The women's tournament went through a somewhat different evolution. Originally a non-sanctioned event, it became an official WTA event in 1989 in partnership with IMG, the Virginia Slims of Indian Wells. In 1992, the women's event was honored when Chris Evert agreed to attach her name to the competition, making it the Evert Cup. In 1997, it was designated as a "Tier 1" event, the top WTA category.
Until 1996, the women's event was held immediately prior to rather than concurrently with the men's event. That situation changed, however, when the ATP and the WTA approved of combining the events. Thus the tournament, then with the somewhat unwieldy name of Newsweek Champions Cup/State Farm Evert Cup presented by Harman International, attained the lofty status of being one of only six Masters Series/Tier I-level tournaments in the world, including the four Grand Slams, that has a combined men's and women's event, a distinction it still holds today. Today, there are only five Masters 1000 & WTA combined events.
This success had its price as the tournament quickly outgrew the Grand Champions grounds. Pasarell now dreamed of a new stadium that would serve as a showplace for the burgeoning event.
The development of the men's Tennis Masters Series events coincided with the completion of the Indian Wells Tennis Garden in 2000, bringing the tournament a new name (Tennis Masters Series Indian Wells) as well as helping it reach new heights in attendance, prize money, television and print exposure, and international status. During its entire existence, tournament attendance has grown from 30,000 to more than 370,000; prize money has grown from $250,000 to more than $11 million; the television audience of the tournament has grown from 25 million homes to nearly a billion homes worldwide; and the facilities have grown from 7,500 seats to a 24-court, 54-acre complex including a 16,100-seat main stadium, two smaller stadiums, 44 luxury suites, nearly 6,000 box seats and first rate ancillary facilities.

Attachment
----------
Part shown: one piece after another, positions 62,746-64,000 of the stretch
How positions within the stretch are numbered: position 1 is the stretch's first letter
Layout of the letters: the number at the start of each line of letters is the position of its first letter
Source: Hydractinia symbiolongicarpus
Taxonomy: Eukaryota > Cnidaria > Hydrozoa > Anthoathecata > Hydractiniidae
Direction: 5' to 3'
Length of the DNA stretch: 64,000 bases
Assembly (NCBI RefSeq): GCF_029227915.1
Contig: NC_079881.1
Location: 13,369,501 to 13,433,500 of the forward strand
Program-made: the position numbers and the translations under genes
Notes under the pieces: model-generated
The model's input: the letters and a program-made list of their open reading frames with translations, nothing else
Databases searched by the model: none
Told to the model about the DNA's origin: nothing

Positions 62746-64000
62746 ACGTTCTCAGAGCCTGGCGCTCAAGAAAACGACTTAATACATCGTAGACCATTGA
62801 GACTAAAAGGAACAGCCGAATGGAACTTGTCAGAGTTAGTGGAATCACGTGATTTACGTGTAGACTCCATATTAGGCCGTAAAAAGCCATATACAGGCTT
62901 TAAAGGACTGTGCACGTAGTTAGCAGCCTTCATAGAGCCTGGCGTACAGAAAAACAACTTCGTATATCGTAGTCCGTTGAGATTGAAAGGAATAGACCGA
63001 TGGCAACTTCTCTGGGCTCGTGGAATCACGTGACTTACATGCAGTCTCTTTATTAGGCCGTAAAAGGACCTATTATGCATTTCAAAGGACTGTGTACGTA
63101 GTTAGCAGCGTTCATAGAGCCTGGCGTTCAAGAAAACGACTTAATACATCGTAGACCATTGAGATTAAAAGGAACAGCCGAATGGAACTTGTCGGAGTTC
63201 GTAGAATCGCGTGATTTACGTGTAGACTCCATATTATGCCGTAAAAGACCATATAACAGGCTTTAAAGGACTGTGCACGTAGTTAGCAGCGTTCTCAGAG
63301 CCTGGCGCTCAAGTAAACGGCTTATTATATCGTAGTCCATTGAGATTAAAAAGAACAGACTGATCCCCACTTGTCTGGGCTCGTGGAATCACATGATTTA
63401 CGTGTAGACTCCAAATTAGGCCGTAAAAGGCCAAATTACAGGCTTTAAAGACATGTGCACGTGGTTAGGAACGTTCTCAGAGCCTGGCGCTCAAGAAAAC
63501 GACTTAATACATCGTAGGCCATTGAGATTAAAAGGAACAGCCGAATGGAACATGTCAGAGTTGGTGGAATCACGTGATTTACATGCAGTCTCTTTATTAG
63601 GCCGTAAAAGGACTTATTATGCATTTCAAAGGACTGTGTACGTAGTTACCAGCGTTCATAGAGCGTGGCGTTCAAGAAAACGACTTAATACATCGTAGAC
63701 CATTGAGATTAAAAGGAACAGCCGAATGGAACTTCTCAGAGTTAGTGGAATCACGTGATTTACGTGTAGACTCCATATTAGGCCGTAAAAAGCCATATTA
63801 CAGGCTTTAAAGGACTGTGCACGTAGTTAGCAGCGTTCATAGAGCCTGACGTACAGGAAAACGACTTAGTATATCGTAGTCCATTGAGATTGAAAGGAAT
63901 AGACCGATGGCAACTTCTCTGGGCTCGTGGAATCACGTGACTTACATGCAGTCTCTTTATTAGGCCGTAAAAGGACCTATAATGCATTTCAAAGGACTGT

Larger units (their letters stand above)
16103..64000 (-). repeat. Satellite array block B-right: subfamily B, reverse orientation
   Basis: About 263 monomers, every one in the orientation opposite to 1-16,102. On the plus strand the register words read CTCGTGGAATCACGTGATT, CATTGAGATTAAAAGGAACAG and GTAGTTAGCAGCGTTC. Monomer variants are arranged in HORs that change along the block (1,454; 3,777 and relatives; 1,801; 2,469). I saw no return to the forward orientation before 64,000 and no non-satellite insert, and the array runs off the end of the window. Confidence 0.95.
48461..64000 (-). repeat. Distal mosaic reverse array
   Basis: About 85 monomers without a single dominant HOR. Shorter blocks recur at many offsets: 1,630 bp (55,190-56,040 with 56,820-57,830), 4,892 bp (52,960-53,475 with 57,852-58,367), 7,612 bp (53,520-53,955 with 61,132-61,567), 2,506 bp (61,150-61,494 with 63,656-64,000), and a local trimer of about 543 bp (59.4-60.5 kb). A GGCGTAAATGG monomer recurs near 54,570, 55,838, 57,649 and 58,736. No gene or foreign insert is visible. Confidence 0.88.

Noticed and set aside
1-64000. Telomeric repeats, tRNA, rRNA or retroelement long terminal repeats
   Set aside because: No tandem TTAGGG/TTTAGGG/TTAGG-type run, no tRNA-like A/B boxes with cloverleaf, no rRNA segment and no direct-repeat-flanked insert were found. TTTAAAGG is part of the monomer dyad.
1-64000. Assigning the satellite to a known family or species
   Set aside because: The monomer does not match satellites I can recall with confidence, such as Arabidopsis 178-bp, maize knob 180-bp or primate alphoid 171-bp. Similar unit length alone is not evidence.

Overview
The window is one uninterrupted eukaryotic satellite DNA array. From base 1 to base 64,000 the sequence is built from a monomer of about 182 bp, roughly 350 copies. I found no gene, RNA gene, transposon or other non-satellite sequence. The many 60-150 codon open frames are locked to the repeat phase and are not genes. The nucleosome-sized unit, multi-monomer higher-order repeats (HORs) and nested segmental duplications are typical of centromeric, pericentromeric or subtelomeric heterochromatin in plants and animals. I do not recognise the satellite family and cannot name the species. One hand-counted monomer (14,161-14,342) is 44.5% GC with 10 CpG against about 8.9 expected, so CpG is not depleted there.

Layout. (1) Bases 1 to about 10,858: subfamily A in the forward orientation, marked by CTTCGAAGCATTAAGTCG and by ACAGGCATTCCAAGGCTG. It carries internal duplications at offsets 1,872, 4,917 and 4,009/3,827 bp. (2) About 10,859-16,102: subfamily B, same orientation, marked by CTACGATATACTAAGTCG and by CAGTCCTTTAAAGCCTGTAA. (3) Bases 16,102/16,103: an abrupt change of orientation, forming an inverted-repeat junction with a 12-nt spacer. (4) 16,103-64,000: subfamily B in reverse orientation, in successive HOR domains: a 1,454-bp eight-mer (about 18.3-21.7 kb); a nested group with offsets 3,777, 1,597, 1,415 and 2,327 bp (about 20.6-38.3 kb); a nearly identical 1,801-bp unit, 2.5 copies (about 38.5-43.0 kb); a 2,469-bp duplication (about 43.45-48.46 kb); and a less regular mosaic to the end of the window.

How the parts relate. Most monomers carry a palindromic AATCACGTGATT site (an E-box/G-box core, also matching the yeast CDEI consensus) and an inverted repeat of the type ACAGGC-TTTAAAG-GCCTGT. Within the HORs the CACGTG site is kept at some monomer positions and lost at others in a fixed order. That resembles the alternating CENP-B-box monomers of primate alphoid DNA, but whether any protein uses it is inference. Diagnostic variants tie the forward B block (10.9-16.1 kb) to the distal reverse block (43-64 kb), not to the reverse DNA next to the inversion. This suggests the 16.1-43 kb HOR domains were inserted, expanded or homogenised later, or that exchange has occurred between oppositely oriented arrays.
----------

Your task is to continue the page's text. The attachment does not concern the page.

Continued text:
Another boost to the BNP Paribas Open came in the form of an increased playing field, which spawned additional days and sessions creating a full two-week event. Now 21 sessions strong with both the men's and women's draws at 96, top players are in competition beginning the first weekend, adding to the excitement and the Grand Slam feel of the tournament.
The next chapter of the tournament was bigger than ever as Pasarell and Moore, with the help of new partners George Mackin and Bob Miller of Tennis Magazine and Patrick W. M. Imeson of Calim Private Equity, LLC, recruited a new team of investors including the United States Tennis Association (USTA) and tennis legends Pete Sampras, Billie Jean King and Chris Evert, to acquire International Management Group’s (IMG) 50% interest in the tournament.
The tournament, which had interest from several overseas investors, was kept in the Coachella Valley because of this powerful and strategic tennis partnership. In addition, the City of Indian Wells displayed their unwavering commitment to the event by purchasing 27 acres of land adjacent to the Indian Wells Tennis Garden.
The tournament celebrated its 35th anniversary in 2010, and in his first few months as owner, Ellison coordinated the BNP Paribas Open "Hit for Haiti" exhibition, presented by Oracle, on the first Friday evening of the tournament. The event featured an incredible 94 Grand Slams titles on the same court with Steffi Graf and Lindsay Davenport taking on Martina Navratilova and Justine Henin in the first match, and Roger Federer and Pete Sampras playing Rafael Nadal and Andre Agassi in the second match.
A comprehensive fundraising effort, let by Oracle, which included on-site, text messaging and private donations resulted in $1 Million being donated to the American Red Cross Haiti Relief and Development fun, which was established to help those impacted by the devastating earthquakes in January 2010 in Haiti.
Continued Development & Growth
Under the eyes of Ellison the BNP Paribas Open continues to set goals and develop as a world-class international sporting event. In 2011, the tournament became and remains the only one in the world to offer the Hawkeye challenge system on every match court. Additionally, in 2012 the event became the first and only ATP/WTA combined event to offer $1 Million in prize money to each of tis singles champions.
At the end of 2011, Charlie Pasarell left his position with the event. Over more than three and a half decades his incredible vision and foresight helped shape the event into what it has become today. In October of 2012, his former business partner Raymond Moore was announced as the new CEO of the tournament and the Indian Wells Tennis Garden.
As part of that announcement Moore stated the goal is to attract 500,000 fans to the BNP Paribas Open by the year 2014. Part of this objective includes the construction of a brand new 8,000-seat stadium to be completed by 2014.